Source: Humans of Bangalore
“I was always made fun of because of my skin condition. My own grandmother thought I was an abomination, they tried to take me to so many different temples to help me get ‘rid’ of my ‘disease’.
It wasn’t until I was 23 when I started teaching at a school for the deaf and mute that I realized I had a lot to be grateful for, till then I hated myself. Not that I gloated in my ability to hear and talk, but it just hit me on my face that my life could’ve been a lot more worse.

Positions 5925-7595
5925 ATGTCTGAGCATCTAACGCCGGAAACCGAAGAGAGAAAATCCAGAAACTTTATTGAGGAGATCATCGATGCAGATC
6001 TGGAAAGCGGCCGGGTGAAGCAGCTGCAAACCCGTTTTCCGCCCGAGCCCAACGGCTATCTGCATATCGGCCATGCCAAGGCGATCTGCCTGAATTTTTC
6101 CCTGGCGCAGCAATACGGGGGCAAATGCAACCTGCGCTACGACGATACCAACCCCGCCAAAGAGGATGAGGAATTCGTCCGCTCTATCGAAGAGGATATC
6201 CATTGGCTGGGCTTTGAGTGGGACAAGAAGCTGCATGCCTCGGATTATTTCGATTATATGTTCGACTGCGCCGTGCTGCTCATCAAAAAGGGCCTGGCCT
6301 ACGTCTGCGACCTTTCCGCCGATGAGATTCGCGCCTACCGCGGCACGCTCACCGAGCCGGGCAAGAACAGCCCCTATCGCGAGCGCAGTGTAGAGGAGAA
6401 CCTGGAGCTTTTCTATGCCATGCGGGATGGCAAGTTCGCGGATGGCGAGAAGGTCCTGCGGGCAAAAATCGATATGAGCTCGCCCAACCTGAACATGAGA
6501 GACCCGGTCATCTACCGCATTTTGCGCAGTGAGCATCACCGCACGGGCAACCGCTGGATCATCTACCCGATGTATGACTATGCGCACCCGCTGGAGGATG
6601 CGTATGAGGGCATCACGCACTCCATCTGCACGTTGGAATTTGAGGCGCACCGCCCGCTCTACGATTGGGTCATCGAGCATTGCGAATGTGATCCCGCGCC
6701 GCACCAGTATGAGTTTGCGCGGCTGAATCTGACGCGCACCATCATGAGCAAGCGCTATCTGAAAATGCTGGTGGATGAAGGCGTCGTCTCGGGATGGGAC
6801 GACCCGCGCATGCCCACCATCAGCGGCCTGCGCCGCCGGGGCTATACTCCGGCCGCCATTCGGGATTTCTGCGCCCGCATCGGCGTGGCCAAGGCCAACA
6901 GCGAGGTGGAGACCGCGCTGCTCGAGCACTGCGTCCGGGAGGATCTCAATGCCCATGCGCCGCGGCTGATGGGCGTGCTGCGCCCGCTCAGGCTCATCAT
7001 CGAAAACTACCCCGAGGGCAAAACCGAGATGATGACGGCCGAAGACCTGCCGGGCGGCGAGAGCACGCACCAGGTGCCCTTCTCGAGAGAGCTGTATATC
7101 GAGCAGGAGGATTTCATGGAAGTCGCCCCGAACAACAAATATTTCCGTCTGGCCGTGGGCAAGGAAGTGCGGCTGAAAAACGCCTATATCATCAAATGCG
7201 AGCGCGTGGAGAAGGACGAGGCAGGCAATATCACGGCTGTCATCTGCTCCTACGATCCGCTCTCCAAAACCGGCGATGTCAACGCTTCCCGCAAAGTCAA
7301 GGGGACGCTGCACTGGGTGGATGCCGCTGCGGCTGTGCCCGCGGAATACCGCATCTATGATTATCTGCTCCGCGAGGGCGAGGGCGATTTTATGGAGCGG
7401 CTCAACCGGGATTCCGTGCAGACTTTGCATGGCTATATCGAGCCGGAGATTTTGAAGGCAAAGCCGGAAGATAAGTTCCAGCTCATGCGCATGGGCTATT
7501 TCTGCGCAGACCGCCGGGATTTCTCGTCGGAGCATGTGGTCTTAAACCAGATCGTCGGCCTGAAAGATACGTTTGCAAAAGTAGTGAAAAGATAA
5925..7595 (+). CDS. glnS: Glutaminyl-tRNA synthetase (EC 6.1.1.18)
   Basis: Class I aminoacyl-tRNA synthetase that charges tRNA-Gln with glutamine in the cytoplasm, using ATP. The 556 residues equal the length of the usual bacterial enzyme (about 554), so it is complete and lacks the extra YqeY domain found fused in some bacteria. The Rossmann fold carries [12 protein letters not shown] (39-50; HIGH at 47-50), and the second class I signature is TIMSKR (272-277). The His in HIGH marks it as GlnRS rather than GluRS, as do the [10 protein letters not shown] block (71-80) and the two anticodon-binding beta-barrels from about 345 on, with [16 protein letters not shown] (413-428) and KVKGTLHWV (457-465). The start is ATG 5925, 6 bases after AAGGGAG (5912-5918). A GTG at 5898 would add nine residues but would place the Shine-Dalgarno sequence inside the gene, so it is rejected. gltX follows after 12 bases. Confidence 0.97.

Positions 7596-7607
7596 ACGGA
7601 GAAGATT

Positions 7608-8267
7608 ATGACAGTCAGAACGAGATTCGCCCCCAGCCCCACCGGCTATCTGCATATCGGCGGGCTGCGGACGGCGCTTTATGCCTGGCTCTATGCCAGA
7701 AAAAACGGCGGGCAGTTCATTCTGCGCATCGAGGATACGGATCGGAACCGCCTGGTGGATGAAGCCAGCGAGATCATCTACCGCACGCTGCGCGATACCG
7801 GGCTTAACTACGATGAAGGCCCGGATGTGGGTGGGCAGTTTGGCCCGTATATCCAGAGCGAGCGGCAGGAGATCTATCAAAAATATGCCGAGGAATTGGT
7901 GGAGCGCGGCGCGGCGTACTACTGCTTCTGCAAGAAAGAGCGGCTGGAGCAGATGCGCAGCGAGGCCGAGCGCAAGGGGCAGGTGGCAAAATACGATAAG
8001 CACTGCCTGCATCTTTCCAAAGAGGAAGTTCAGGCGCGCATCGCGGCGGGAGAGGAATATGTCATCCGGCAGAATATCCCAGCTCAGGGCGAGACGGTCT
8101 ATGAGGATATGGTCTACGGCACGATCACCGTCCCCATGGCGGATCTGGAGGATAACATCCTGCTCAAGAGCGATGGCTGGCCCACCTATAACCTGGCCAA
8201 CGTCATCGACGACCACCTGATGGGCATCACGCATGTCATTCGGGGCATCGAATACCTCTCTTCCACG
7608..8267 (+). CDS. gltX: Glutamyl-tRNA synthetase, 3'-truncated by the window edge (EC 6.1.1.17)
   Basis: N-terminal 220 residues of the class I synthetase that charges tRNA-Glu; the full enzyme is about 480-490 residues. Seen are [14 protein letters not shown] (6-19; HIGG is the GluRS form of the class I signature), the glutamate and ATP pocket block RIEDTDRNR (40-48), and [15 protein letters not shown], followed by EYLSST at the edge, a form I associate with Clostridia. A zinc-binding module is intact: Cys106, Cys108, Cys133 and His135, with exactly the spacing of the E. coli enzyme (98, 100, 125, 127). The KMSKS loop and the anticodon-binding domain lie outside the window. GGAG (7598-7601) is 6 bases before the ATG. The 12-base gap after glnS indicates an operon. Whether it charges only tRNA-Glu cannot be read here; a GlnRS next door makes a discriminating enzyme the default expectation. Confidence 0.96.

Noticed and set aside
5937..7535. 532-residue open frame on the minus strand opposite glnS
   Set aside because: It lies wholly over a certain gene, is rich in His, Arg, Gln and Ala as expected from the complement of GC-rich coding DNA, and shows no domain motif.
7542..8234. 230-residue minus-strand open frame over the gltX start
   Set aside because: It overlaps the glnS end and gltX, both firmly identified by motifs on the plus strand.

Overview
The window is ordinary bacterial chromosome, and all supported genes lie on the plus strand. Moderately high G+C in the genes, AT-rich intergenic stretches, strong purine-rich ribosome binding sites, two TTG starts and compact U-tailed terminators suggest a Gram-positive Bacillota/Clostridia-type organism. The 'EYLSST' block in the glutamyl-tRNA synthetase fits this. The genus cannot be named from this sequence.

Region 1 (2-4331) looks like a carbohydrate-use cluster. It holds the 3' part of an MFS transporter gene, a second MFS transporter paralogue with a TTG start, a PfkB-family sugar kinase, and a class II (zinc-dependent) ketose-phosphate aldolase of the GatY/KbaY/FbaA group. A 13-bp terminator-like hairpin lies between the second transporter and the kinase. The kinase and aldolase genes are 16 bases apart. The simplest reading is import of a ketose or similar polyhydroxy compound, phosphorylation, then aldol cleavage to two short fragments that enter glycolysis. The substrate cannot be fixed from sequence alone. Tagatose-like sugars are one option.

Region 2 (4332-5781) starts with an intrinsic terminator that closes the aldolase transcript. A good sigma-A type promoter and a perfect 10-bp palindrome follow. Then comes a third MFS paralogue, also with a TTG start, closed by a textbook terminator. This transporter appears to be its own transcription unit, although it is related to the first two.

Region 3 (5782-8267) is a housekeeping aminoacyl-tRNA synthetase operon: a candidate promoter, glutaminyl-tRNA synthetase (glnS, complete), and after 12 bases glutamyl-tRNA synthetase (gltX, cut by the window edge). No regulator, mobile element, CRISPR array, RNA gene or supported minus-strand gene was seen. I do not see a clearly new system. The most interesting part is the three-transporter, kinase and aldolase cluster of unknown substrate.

What if I was born with physical or mental disabilities? None of that happened and what turned things around for me was teaching enthusiastic little deaf and mute children who learnt comfortably, never caring that they had difficulties.
Why can’t it be that simple everywhere? Why must we stigmatize everything? There is no concept of ‘normal’, everything is the way it is and I wish my grandmother and everybody else in the family accepted it.. but it’s okay. I’ve accepted it and that’s all I care about.”